I was thinking about the debate whether to keep the cent or to elimnate it because of the cost of production. Rather than talk about the emotional or economic arguments of the debate, what about reality of the U.S. Mint’s production? The Mint says that &ldquo[t]he primary mission of the United States Mint is to produce an adequate volume of circulating coinage for the nation to conduct its trade and commerce.” To carry out this mission, the Mint distributes coins to the Federal Reserve System banks and branches as necessary. Regardless of the cost of production, is it really necessary for the Mint to produce so many cents for circulation?

Unlike commemorative or other collectible items, the number of business strike coins distributed are determined by the individual Federal Reserve banks. As the need arises, the Federal Reserve banks place orders with the Mint for coins to distribute to the nations banks. From those banks, coins are circulated to the public through business or teller operations. Although there are some stockpiles of under used coinage (mostly halves and dollars), the Mint uses “just-in-time” inventory management and distribution like many other manufacuturing facilities. Thus, production of busines strikes are based on the demand created by the ordering practice of the various Federal Reserve banks.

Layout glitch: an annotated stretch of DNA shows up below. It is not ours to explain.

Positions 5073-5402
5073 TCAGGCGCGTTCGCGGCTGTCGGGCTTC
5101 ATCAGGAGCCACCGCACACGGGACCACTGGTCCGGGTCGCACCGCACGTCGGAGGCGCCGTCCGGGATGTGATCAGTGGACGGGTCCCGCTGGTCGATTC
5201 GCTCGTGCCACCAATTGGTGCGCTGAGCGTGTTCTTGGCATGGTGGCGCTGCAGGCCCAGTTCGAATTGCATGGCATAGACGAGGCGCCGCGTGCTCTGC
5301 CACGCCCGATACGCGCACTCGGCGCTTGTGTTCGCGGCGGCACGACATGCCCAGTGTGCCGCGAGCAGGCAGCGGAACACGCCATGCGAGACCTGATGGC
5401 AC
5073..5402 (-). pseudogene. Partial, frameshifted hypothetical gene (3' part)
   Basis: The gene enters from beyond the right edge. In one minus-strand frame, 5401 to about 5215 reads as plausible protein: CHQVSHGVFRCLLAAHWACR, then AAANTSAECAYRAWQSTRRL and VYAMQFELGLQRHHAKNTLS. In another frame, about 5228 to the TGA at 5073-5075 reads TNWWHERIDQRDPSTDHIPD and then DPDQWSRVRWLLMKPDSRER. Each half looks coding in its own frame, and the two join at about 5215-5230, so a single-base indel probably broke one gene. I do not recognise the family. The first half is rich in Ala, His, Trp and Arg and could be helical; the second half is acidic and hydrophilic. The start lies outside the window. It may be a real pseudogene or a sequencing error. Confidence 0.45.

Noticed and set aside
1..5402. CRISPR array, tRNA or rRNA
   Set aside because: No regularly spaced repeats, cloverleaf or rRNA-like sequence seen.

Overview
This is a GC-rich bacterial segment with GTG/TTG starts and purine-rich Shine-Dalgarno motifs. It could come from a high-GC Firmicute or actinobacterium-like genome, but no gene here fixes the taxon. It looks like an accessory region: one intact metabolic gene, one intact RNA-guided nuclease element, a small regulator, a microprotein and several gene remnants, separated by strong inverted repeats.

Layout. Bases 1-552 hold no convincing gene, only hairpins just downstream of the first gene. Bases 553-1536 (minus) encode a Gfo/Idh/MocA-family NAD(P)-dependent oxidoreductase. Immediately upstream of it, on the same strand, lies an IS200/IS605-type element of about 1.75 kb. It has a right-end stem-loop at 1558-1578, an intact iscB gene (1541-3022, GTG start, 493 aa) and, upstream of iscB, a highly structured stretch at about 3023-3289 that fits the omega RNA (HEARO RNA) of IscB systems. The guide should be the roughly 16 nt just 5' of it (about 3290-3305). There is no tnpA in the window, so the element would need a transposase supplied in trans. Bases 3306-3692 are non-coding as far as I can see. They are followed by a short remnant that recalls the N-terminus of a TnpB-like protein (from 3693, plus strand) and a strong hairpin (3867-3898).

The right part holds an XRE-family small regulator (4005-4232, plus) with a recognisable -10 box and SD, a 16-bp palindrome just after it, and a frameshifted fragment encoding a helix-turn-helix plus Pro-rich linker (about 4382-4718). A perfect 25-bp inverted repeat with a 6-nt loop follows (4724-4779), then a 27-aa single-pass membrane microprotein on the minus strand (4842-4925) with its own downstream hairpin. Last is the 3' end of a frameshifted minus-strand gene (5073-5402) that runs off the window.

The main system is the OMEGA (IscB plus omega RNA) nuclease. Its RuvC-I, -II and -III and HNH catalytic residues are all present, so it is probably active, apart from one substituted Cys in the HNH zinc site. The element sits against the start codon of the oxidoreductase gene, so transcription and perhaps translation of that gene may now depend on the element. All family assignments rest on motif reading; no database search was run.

If the cent is obsolete and economically infeasable with little buying power, then why is the Federal Reserve ordering so many for circulation?

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